aquaculture in Chile

At a salmon farm in southern Chile, a worker pulls in fish for processing. image from www.tucsoncitizen.comAccording to a speech presented at Aquavision 2002, the profile of the salmon industry in Chile is extensive:

• Modern salmon aquaculture first appeared in Chile around 1980 and has been developed in the southern Regions.

• Today, aquaculture is Chile’s fourth largest exporter, making Chile the world’s leading trout farming country and world number two in salmon farming. In 2001, the Chilean salmon industry exports were worth close to US $964 millions.

• Chile offers optimal environmental conditions: the temperature of the water, the quality of the water, geography, availability of fishmeal, and availability of suitable production sites.

• Aquaculture has a huge potential for development in Chile and investigations are progressing with several new species.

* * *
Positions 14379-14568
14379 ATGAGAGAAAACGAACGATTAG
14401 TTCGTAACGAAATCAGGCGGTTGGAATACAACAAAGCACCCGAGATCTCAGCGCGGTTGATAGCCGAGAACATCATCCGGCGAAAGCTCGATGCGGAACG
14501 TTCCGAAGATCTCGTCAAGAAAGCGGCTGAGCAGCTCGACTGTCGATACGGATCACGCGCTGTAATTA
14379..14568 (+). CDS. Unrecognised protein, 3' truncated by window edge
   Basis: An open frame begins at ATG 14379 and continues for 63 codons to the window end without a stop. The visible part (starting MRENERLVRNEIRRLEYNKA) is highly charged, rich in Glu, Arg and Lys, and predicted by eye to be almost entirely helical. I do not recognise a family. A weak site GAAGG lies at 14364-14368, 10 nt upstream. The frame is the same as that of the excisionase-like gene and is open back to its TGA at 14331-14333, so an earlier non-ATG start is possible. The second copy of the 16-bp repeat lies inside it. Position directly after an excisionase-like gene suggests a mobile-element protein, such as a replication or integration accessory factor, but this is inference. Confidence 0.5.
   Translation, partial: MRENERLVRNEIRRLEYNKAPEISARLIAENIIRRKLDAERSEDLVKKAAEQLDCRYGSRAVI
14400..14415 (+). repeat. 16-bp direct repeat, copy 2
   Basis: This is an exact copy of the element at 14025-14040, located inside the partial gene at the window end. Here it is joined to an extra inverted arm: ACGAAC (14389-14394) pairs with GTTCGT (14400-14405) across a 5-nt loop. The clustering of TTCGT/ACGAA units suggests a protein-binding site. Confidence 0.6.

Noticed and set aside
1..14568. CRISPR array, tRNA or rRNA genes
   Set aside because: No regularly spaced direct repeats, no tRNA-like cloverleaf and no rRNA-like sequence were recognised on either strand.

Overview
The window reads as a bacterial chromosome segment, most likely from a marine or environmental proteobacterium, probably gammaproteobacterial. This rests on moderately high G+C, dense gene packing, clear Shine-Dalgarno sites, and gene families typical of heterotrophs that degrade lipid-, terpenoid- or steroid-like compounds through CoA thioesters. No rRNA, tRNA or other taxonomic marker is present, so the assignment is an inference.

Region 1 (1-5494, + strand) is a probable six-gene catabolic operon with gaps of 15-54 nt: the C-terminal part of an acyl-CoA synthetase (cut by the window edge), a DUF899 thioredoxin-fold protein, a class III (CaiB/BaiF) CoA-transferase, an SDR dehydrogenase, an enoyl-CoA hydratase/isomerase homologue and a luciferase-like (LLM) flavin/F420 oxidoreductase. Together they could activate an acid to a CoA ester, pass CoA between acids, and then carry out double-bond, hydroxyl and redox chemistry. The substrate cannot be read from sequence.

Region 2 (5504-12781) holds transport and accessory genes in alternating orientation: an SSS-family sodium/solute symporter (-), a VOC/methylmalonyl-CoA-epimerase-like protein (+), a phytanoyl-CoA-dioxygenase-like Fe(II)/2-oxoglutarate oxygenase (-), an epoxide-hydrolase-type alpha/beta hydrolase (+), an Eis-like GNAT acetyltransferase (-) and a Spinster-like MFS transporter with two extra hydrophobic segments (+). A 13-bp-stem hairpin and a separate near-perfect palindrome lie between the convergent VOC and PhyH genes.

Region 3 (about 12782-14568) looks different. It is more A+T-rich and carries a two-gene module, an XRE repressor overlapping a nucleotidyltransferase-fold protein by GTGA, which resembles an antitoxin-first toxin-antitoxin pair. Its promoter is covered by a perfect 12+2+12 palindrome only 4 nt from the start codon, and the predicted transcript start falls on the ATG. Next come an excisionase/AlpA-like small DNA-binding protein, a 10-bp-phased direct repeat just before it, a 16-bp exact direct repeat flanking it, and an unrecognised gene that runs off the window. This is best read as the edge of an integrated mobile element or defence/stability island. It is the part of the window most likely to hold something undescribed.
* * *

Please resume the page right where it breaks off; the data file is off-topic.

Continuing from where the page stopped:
• The success of salmon farming has led to a number of social and economic effects. The southern regions now have some of the highest levels of employment in the country; currently 40,000 direct and indirect jobs result from the industry. These developments have also led to cultural changes as aquaculture requires trained people, at all levels.

The School of Aquaculture of the Catholic University of Temuco has hatchery and fish farming facilities, and offers aquaculture technician and degree courses. The web site offers content in spanish and english.

The FAO has published a profile of fisheries in Chile, (2000) which includes aquaculture. The FOA observe:

In Chile, this sector has been characterized for being one with bigger dynamics and importance of the national fishing sector, and for having reached a high development which began in the 80’s, mainly based in the culture of salmonoids and, at a lower level, molluscs, clams and seaweeds.


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